Two trends are coming together in Sotheby’s London sale of Impressionist and Modern art next month. The first is the rage for Giacometti works that has never died down since a round of retrospectives began almost a decade ago. The second is the way corporate art collections have been feeding a market with no shortage of buyers but a dearth of sellers. Carol Vogel explains how these trends collided in The New York Times:
On Friday, Sotheby’s plans to announce that it will be selling a “Walking Man I” in London on Feb. 3, when it is expected to bring $19.2 million to $28.8 million. (Some experts think it may break the record for this artist at auction, set at Christie’s in New York in May 2008 when “Standing Woman II,” from 1959-60 sold for $27.4 million.)
The sculpture on the block next month was acquired by Dresdner Bank in Germany, around 1980. Last year, when Commerzbank took over Dresdner, it inherited a collection of some 3,000 works of modern and contemporary art.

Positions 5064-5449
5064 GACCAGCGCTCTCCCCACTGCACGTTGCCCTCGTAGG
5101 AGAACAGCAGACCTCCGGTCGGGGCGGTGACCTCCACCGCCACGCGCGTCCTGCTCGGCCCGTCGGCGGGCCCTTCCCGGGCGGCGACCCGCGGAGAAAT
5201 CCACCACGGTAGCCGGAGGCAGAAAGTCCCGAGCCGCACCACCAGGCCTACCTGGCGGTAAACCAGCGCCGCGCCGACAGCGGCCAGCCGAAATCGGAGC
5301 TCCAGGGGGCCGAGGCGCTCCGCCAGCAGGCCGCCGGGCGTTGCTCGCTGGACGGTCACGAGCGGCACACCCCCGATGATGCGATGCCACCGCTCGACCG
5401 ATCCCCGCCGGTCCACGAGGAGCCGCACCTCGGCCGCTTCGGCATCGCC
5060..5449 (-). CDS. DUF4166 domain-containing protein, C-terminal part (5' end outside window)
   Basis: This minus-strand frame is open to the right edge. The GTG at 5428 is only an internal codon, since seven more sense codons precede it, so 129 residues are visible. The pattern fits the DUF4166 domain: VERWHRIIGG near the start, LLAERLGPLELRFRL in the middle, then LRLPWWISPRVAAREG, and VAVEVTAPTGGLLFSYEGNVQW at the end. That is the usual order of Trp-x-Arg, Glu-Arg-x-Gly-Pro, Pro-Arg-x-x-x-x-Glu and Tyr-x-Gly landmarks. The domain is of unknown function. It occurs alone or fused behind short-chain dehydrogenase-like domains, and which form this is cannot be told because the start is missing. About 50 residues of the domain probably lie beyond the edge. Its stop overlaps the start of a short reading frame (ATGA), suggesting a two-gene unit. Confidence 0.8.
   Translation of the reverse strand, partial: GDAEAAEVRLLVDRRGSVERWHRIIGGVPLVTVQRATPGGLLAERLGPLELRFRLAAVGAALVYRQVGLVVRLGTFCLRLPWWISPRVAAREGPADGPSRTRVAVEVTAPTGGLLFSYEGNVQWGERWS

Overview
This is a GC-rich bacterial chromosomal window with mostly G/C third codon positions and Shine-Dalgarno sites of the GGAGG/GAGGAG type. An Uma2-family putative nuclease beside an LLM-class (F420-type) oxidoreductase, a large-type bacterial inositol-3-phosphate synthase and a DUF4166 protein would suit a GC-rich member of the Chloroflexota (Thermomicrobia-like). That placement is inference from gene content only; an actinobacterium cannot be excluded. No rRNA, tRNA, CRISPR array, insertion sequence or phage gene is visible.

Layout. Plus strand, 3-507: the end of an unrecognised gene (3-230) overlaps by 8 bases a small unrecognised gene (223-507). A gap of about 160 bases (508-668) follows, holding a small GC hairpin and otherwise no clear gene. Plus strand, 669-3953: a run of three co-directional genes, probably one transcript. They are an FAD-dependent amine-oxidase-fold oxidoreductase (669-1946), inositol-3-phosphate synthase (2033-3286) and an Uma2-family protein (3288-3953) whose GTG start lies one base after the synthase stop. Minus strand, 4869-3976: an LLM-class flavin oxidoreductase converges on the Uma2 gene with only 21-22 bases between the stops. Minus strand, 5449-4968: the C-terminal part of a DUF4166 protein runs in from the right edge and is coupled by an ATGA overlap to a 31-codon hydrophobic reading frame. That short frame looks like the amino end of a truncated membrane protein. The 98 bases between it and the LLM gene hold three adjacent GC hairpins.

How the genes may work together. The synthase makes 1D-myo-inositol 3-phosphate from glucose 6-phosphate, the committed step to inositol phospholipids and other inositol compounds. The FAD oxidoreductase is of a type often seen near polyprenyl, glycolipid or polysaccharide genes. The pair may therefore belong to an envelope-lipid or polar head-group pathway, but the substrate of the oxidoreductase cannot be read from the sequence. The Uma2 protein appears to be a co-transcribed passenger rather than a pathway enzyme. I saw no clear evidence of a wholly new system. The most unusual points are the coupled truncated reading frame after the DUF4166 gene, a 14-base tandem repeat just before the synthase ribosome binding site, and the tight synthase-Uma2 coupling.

“We have now decided to allocate outstanding artworks to German museums and have selected one of the most valuable works in the collection for sale in London in February,” Martin Blessing, chief executive of Commerzbank, said in a statement, adding that the bank planned to donate the proceeds to its foundations and various museums. A spokeswoman for the company said it would keep the artworks not being sold or donated, for the time being anyway.
Inside Art: Giacometti on the Block (New York Times)